Volatile organic compounds as biomarkers of bladder cancer: Sensitivity and specificity using trained sniffer dogs.

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  • Additional Information
    • Author-Supplied Keywords:
      Bladder cancer
      canine olfaction
      diagnosis
      dog
      volatile organic compounds
    • Abstract:
      In a previous canine study, we demonstrated that volatile organic compounds specific to bladder cancer are present in urine headspace, subsequently showing that up to 70% of tumours can be correctly classified using an electronic nose. This study aimed to evaluate the sensitivity and specificity which can be achieved by a group of four trained dogs. In a series of 30 double-blind test runs, each consisting of one bladder cancer urine sample placed alongside six controls, the highest sensitivity achieved by the best performing dog was 73% (95% CI 55-86%), with the group as a whole correctly identifying the cancer samples 64% (95% CI 55-73%) of the time. Specificity of the dogs individually ranged from 92% (95% CI 82-97%) for urine samples obtained from healthy, young volunteers down to 56% (95% CI 42-68%) for those taken from older patients with non-cancerous urological disease. Odds ratio comparisons confirmed a significant decrease in performance as the extent of urine dipstick abnormality and/or pathology amongst the control population increased. Importantly, however, statistical analysis indicated that covariates such as smoking, gender and age, as well as blood, protein and /or leucocytes in the urine did not significantly alter the odds of response to the cancer samples. Our results provide further evidence that volatile biomarkers for bladder cancer exist in urine headspace, and that these have the potential to be exploited for diagnosis. [ABSTRACT FROM AUTHOR]
    • Abstract:
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    • Author Affiliations:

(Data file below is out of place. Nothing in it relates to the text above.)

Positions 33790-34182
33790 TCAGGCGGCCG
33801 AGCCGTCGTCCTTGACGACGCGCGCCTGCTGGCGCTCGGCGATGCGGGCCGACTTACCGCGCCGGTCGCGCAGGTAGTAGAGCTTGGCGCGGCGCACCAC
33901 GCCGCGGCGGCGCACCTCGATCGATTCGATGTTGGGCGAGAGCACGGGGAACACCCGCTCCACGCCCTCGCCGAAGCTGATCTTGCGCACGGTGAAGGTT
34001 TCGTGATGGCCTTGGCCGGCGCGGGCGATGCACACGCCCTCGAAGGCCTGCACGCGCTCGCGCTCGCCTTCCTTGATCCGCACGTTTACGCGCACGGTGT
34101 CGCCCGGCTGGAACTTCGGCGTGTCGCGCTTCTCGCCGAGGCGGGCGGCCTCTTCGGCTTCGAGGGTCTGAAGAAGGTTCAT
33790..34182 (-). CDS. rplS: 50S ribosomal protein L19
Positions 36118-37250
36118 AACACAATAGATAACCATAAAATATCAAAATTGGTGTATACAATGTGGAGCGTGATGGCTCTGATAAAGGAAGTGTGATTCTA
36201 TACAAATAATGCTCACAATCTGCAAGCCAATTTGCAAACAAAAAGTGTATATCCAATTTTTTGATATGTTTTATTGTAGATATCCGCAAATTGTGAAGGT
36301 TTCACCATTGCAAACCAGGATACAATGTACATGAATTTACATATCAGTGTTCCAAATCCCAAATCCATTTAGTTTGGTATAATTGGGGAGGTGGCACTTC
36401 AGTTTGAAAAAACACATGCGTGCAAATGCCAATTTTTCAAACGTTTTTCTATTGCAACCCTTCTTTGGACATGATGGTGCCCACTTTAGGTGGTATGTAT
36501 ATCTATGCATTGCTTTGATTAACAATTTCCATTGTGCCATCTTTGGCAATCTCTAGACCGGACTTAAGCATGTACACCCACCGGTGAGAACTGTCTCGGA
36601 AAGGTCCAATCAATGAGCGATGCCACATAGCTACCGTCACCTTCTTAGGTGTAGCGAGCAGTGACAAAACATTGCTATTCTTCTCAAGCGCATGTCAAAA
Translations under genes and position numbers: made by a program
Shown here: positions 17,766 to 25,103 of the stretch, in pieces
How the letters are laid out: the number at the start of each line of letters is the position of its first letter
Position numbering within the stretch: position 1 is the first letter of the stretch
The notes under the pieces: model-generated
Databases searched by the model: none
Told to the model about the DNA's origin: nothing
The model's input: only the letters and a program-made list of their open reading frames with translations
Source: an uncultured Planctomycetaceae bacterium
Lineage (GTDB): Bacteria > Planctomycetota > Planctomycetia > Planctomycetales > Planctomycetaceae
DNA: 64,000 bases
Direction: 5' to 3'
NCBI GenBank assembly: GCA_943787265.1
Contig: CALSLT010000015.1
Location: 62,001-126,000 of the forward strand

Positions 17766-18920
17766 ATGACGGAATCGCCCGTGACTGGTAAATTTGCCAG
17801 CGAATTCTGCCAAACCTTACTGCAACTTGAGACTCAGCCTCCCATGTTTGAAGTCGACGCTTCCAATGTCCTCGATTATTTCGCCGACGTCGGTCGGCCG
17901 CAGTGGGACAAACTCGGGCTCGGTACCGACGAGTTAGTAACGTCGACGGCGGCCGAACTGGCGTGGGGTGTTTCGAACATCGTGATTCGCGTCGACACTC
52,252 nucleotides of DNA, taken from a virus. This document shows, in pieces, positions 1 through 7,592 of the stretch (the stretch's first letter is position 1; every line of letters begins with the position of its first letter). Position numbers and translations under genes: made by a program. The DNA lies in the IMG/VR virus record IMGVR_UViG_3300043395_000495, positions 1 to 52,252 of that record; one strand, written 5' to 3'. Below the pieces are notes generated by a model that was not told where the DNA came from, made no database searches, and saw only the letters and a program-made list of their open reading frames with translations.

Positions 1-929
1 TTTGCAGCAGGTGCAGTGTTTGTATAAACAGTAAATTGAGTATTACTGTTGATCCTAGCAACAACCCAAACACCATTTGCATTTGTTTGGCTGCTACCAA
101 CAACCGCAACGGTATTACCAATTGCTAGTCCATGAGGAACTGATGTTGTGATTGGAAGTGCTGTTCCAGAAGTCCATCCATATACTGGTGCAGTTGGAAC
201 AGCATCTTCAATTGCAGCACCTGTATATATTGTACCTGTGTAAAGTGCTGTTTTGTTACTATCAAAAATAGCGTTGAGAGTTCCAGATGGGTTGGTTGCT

1Department of Dermatology, Amersham Hospital, Amersham, Buckinghamshire, UK
      2Cancer and Bio-detection Dogs, Unit 3, Millfield, Greenway Business Park, Winslow Road, Great Horwood, Milton Keynes, UK
      3Centre for Statistics in Medicine, Wolfson College Annexe, Linton Road, Oxford, UK
    • ISSN:
      1574-0153
    • Accession Number:
      10.3233/CBM-2011-0208
    • Accession Number:
      66693332
  • Citations
    • ABNT:
      WILLIS, C. M. et al. Volatile organic compounds as biomarkers of bladder cancer: Sensitivity and specificity using trained sniffer dogs. Cancer Biomarkers, [s. l.], v. 8, n. 3, p. 145–153, 2011. Disponível em: . Acesso em: 17 out. 2019.
    • AMA:
      Willis CM, Britton LE, Harris R, Wallace J, Guest CM. Volatile organic compounds as biomarkers of bladder cancer: Sensitivity and specificity using trained sniffer dogs. Cancer Biomarkers. 2011;8(3):145-153. doi:10.3233/CBM-2011-0208.
    • APA:
      Willis, C. M., Britton, L. E., Harris, R., Wallace, J., & Guest, C. M. (2011). Volatile organic compounds as biomarkers of bladder cancer: Sensitivity and specificity using trained sniffer dogs. Cancer Biomarkers, 8(3), 145–153. https://doi.org/10.3233/CBM-2011-0208
    • Chicago/Turabian: Author-Date:
      Willis, Carolyn M., Lezlie E. Britton, Rob Harris, Joshua Wallace, and Claire M. Guest. 2011. “Volatile Organic Compounds as Biomarkers of Bladder Cancer: Sensitivity and Specificity Using Trained Sniffer Dogs.” Cancer Biomarkers 8 (3): 145–53. doi:10.3233/CBM-2011-0208.
    • Harvard:
      Willis, C. M. et al. (2011) ‘Volatile organic compounds as biomarkers of bladder cancer: Sensitivity and specificity using trained sniffer dogs’, Cancer Biomarkers, 8(3), pp. 145–153. doi: 10.3233/CBM-2011-0208.
    • Harvard: Australian:
      Willis, CM, Britton, LE, Harris, R, Wallace, J & Guest, CM 2011, ‘Volatile organic compounds as biomarkers of bladder cancer: Sensitivity and specificity using trained sniffer dogs’, Cancer Biomarkers, vol. 8, no. 3, pp. 145–153, viewed 17 October 2019, .
    • MLA:
      Willis, Carolyn M., et al. “Volatile Organic Compounds as Biomarkers of Bladder Cancer: Sensitivity and Specificity Using Trained Sniffer Dogs.” Cancer Biomarkers, vol. 8, no. 3, Nov. 2011, pp. 145–153. EBSCOhost, doi:10.3233/CBM-2011-0208.
    • Chicago/Turabian: Humanities:
      Willis, Carolyn M., Lezlie E. Britton, Rob Harris, Joshua Wallace, and Claire M. Guest. “Volatile Organic Compounds as Biomarkers of Bladder Cancer: Sensitivity and Specificity Using Trained Sniffer Dogs.” Cancer Biomarkers 8, no. 3 (November 15, 2011): 145–53. doi:10.3233/CBM-2011-0208.
    • Vancouver/ICMJE:
      Willis CM, Britton LE, Harris R, Wallace J, Guest CM. Volatile organic compounds as biomarkers of bladder cancer: Sensitivity and specificity using trained sniffer dogs. Cancer Biomarkers [Internet]. 2011 Nov 15 [cited 2019 Oct 17];8(3):145–53. Available from: http://search.ebscohost.com/login.aspx?direct=true&site=eds-live&db=asn&AN=66693332&custid=s8280428